On the use of the distal promoter in the zein genetic system

Zein is abundantly synthesized in the developing endosperm. The exact mechanism leading to the intense synthesis is unknown although the multigenic character of the system, the promoter set up and efficient translation of zein mRNAs may all contribute to this feature.

In this context our recent finding of multiple promoters before zein genes (see MNL 58:88-89, 1984) may be of relevance, in particular since the observed differences in the various promoter structures may allow a regulatory influence on efficiency of gene expression. However, for this to occur the RNAs synthesized from the P1 promoter regions lying 1 kb upstream from the start of protein synthesis must finally lead to protein synthesis.

We now have evidence which shows that this is indeed the case. Transient transformation experiments performed with cloned zein genes in the alga Acetabularia (system described in MNL 59:48, 1985) show that zein protein is synthesized in this system from RNA derived from the P1 region. Mutants with an impaired P1 structure and otherwise intact 5' flanking regions do not lead to zein synthesis, indicating that the P1 structure does generate RNAs with translational capacity and that P2 is not active in this system.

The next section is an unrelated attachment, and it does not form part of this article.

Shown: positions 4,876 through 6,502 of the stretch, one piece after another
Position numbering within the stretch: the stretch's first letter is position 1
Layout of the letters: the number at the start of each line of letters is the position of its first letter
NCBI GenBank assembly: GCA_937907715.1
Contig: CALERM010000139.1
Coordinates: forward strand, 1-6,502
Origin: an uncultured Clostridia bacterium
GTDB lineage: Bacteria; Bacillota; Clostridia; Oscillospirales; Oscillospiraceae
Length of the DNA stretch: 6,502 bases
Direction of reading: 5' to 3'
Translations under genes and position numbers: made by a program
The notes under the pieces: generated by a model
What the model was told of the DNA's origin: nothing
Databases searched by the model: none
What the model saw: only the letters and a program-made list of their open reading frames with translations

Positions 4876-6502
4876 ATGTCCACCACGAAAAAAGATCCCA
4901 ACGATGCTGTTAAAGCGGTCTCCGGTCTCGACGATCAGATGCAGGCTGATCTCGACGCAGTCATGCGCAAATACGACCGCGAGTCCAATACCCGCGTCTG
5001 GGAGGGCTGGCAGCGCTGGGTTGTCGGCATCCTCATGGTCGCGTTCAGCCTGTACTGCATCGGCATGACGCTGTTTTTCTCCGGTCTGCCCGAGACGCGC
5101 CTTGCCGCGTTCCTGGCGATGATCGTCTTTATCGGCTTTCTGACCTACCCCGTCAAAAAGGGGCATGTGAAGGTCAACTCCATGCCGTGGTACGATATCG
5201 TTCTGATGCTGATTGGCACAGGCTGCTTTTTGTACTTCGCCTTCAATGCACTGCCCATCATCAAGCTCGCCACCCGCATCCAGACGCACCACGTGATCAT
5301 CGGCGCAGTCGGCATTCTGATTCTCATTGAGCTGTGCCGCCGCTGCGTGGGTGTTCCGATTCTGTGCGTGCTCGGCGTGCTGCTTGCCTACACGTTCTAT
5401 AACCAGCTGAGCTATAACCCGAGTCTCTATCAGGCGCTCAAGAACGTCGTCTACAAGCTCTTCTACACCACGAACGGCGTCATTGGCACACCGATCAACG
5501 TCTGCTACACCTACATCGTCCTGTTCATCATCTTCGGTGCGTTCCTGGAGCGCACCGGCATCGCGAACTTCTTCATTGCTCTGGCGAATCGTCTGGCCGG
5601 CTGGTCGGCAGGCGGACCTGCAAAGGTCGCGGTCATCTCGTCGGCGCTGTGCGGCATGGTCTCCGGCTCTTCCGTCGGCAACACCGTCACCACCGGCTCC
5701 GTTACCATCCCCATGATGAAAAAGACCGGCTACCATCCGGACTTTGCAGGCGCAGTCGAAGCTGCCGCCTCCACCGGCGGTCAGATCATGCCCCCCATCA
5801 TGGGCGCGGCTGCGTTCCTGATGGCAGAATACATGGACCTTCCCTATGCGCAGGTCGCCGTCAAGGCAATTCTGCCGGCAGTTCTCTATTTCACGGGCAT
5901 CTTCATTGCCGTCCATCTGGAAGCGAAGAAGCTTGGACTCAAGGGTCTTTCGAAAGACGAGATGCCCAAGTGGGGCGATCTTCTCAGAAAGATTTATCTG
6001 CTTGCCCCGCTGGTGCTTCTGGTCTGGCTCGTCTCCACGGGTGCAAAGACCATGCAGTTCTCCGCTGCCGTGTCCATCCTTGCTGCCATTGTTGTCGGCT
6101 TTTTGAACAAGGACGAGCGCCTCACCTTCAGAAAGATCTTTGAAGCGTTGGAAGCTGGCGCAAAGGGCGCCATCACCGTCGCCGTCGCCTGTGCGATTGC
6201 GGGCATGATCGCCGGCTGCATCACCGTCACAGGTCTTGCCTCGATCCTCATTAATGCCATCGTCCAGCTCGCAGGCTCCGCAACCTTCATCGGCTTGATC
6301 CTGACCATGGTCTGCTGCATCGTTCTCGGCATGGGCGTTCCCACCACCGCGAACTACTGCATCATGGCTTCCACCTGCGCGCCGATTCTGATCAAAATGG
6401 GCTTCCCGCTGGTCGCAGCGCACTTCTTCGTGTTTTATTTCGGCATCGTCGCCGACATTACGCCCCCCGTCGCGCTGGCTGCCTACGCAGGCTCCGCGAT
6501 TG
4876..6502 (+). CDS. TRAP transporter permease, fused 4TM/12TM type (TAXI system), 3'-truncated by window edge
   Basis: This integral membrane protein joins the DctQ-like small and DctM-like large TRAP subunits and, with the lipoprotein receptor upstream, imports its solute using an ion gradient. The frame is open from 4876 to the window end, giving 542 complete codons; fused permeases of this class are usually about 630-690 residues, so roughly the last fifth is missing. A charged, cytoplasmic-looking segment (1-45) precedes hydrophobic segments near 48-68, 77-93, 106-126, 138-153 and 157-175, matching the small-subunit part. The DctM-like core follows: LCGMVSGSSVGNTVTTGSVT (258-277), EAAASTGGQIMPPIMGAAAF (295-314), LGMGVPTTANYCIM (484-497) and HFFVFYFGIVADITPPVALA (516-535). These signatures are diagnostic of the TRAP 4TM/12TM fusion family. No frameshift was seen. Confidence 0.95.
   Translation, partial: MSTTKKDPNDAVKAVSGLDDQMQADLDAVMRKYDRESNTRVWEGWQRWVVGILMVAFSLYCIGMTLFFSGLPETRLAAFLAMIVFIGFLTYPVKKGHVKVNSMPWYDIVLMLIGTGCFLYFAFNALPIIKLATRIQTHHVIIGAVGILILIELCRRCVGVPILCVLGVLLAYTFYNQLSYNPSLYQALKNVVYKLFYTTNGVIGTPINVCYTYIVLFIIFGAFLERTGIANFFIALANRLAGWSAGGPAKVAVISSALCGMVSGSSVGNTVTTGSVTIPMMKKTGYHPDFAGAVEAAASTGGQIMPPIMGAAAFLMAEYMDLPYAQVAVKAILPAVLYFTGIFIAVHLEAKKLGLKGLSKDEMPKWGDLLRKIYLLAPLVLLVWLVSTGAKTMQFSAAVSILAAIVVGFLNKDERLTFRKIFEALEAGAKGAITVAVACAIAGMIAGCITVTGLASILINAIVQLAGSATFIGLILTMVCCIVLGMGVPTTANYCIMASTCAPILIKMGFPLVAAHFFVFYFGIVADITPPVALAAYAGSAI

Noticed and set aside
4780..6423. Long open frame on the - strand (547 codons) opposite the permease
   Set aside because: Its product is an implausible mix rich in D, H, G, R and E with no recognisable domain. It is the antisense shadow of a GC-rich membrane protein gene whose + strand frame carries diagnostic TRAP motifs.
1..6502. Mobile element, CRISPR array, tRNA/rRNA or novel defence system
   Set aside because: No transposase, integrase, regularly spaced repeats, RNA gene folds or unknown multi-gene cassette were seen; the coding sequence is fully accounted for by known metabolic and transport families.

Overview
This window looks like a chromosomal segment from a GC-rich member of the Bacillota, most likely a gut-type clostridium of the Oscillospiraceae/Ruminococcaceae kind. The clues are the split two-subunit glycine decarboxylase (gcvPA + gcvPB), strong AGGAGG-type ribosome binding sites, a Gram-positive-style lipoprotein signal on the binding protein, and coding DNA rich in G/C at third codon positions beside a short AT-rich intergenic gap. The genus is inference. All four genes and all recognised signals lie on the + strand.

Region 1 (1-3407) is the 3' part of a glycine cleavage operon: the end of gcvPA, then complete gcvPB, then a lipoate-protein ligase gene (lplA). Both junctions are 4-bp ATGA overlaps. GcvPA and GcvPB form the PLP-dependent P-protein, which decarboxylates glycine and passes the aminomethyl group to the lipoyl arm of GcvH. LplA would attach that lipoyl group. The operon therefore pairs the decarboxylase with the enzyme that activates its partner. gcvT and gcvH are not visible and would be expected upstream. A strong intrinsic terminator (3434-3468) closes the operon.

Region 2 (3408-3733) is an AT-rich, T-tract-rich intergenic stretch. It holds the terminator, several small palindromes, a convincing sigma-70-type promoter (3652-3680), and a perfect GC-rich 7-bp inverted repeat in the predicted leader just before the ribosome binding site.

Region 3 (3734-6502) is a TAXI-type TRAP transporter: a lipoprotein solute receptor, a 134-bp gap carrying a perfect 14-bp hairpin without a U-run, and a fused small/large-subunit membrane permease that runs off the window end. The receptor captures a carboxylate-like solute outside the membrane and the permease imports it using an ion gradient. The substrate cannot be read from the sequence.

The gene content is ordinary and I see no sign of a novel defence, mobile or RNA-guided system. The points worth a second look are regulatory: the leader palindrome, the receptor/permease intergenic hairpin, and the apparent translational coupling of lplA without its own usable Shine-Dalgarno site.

The expression of the 700-800 bp long coding region from a 1.6-1.8 kb long RNA is apparently preceded by a splicing step which transfers the 5' end of the RNA (presumably containing a cap structure) in front of the gene:

Evidence in support of such a mechanism was obtained by a combination of S1 mapping and primer extension experiments in the region of P2, and by DNA sequence comparison. The sequence of the relevant regions does show intron border sequences, branchpoint sequences and partial homology to snRNA at the expected positions.

The proposed mechanism is appealing since it accommodates the use of the cap structure of the primary transcript and also avoids the interference of the more than 15 AUG codons present in the 1 kb flanking sequences.

Figure.

J. Brown, Chr. Wandelt and G. Feix
 
 


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